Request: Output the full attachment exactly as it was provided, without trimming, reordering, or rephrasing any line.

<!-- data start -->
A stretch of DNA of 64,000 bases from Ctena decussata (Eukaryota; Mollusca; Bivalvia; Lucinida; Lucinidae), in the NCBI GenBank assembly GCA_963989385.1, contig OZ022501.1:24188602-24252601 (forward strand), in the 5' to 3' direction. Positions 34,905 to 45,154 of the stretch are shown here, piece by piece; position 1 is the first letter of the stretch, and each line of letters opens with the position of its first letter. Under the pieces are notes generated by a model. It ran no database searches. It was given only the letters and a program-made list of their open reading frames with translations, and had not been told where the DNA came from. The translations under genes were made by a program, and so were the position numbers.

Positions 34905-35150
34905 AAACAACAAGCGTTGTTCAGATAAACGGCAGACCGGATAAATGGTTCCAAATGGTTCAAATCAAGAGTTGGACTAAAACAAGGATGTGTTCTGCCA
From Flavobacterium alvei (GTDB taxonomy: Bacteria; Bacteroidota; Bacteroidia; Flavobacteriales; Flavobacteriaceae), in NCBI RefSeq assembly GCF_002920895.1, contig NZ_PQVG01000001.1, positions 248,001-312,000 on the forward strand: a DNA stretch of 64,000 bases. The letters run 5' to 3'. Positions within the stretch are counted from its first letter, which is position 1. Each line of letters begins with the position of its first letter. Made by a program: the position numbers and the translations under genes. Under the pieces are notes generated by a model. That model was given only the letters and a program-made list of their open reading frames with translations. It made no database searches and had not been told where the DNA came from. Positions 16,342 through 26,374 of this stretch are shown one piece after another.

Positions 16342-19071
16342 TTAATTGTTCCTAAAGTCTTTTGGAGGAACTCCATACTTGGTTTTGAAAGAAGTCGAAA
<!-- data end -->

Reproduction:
A stretch of DNA of 64,000 bases from Ctena decussata (Eukaryota; Mollusca; Bivalvia; Lucinida; Lucinidae), in the NCBI GenBank assembly GCA_963989385.1, contig OZ022501.1:24188602-24252601 (forward strand), in the 5' to 3' direction. Positions 34,905 to 45,154 of the stretch are shown here, piece by piece; position 1 is the first letter of the stretch, and each line of letters opens with the position of its first letter. Under the pieces are notes generated by a model. It ran no database searches. It was given only the letters and a program-made list of their open reading frames with translations, and had not been told where the DNA came from. The translations under genes were made by a program, and so were the position numbers.

Positions 34905-35150
34905 AAACAACAAGCGTTGTTCAGATAAACGGCAGACCGGATAAATGGTTCCAAATGGTTCAAATCAAGAGTTGGACTAAAACAAGGATGTGTTCTGCCA
From Flavobacterium alvei (GTDB taxonomy: Bacteria; Bacteroidota; Bacteroidia; Flavobacteriales; Flavobacteriaceae), in NCBI RefSeq assembly GCF_002920895.1, contig NZ_PQVG01000001.1, positions 248,001-312,000 on the forward strand: a DNA stretch of 64,000 bases. The letters run 5' to 3'. Positions within the stretch are counted from its first letter, which is position 1. Each line of letters begins with the position of its first letter. Made by a program: the position numbers and the translations under genes. Under the pieces are notes generated by a model. That model was given only the letters and a program-made list of their open reading frames with translations. It made no database searches and had not been told where the DNA came from. Positions 16,342 through 26,374 of this stretch are shown one piece after another.

Positions 16342-19071
16342 TTAATTGTTCCTAAAGTCTTTTGGAGGAACTCCATACTTGGTTTTGAAAGAAGTCGAAA